“To those of you who are hesitant, we are here to tell you the vaccine is safe,” Lightfoot said. “We want you to take it because it is safe and because it will save your life.”

Read more here.

When will pregnant women have access to the vaccine? Despite their risk, they’re limited by data

Despite being an at-risk population, pregnant women are not included in early phases of vaccination in Illinois. According to the Chicago Department of Public Health, they would be eligible for the vaccine along with the general population, estimated to be May 31.

Similarly, the state Health Department does not include pregnant women in early phases, although pregnant women who are eligible otherwise, such as a health care worker, may receive a vaccine. According to a statement from the Health Department, “the currently available studies do not provide direct information about vaccine safety and effectiveness in these groups of people.” On Jan. 21, a Health Department spokeswoman added that the department is still determining its phase 1c population.

This reflects the conundrum pregnant women find themselves in: at high risk but with limited data and options.

Read more here.

Vaccine trial participants who received placebo now hop the line for the real thing from Pfizer, Moderna

Good news for tens of thousands of volunteers in the COVID-19 vaccine trials: Many of those who received a placebo are now being offered a vaccine — in some cases, earlier than they would otherwise have been eligible.

Participants in Pfizer’s vaccine study — some of whom had mounted a noisy campaign on social media — have been advised that anyone who wants one can receive the first of two shots by March 1. Participants in Moderna’s vaccine trial already are getting immunized.

Read more here.

COVID-19 vaccines move back-to-the-office plans closer to reality. Here are some key challenges for 2021.

COVID-19 vaccines are only a first step toward a return to the office, but it gives downtown employers something that’s been missing since March: a sense of urgency.

“I think the vaccine is a game-changer because it gives light at the end of the tunnel, and workers can talk about returning to the office as if it’s a real thing,” said Bridget Gainer, vice president of global affairs at Aon, which is leading a coalition of large employers in Chicago and other cities throughout the world to plan for the future of offices.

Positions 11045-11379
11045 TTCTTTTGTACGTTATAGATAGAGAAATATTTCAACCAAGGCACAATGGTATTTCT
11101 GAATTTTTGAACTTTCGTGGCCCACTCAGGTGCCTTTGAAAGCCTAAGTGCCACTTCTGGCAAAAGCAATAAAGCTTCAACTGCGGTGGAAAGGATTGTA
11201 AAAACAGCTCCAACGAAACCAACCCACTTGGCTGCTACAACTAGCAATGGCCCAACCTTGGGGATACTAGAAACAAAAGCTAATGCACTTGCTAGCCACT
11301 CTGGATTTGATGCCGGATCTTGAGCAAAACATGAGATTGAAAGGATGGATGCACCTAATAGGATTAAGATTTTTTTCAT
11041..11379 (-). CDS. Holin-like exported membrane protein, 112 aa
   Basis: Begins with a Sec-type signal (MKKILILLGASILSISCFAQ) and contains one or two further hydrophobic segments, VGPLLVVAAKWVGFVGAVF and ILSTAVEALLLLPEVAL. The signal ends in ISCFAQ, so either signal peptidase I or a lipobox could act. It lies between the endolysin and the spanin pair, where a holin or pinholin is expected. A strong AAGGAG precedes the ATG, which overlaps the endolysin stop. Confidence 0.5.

“Plans can start moving from theoretical to practical,” she said.

Vaccinations bring hope, but employers are grappling with how they’ll need to change in a post-pandemic business world, with no precedent to guide them.

Read more here.

Walgreens, CVS predict COVID-19 vaccines will be available to the general public by appointment at pharmacies by spring

With health care workers the first to receive the COVID-19 vaccine and residents and staff of long-term care facilities next, Americans are asking when it will be their turn to get a dose.

Walgreens and CVS Health predict the vaccine will be available to the public during the spring, and patients will most likely be able to make appointments to get the shots at pharmacies.

“I think that the best and easiest place for people to get these vaccinations is going to be the retail pharmacies,” said Dr. Troyen Brennan, chief medical officer for CVS, during a Thursday panel discussion with the U.S. Chamber of Commerce Foundation on the vaccine rollout.

“Operation Warp Speed already contracted with 16 different pharmacy chains,” Brennan said. “Our point of view is that once we gear up in the pharmacy, we can give 20 to 25 million doses per month.”

Read more here.

No, COVID-19 vaccines don’t contain Satan’s microchips (and other scary conspiracy theories aren’t true either)

There lies a challenge for public health officials trying to convince a wary portion of the public that the COVID-19 vaccines are safe and effective. Phony assertions have circulated for months on social media, joining a current of anti-vaccine sentiment that has grown stronger over the last 20 years

A poll released last week showed that only 47% of Americans plan to get the vaccine. Those who didn’t want it mostly said they were concerned about side effects and the development and approval process, though the poll didn’t ask about many widely circulating myths.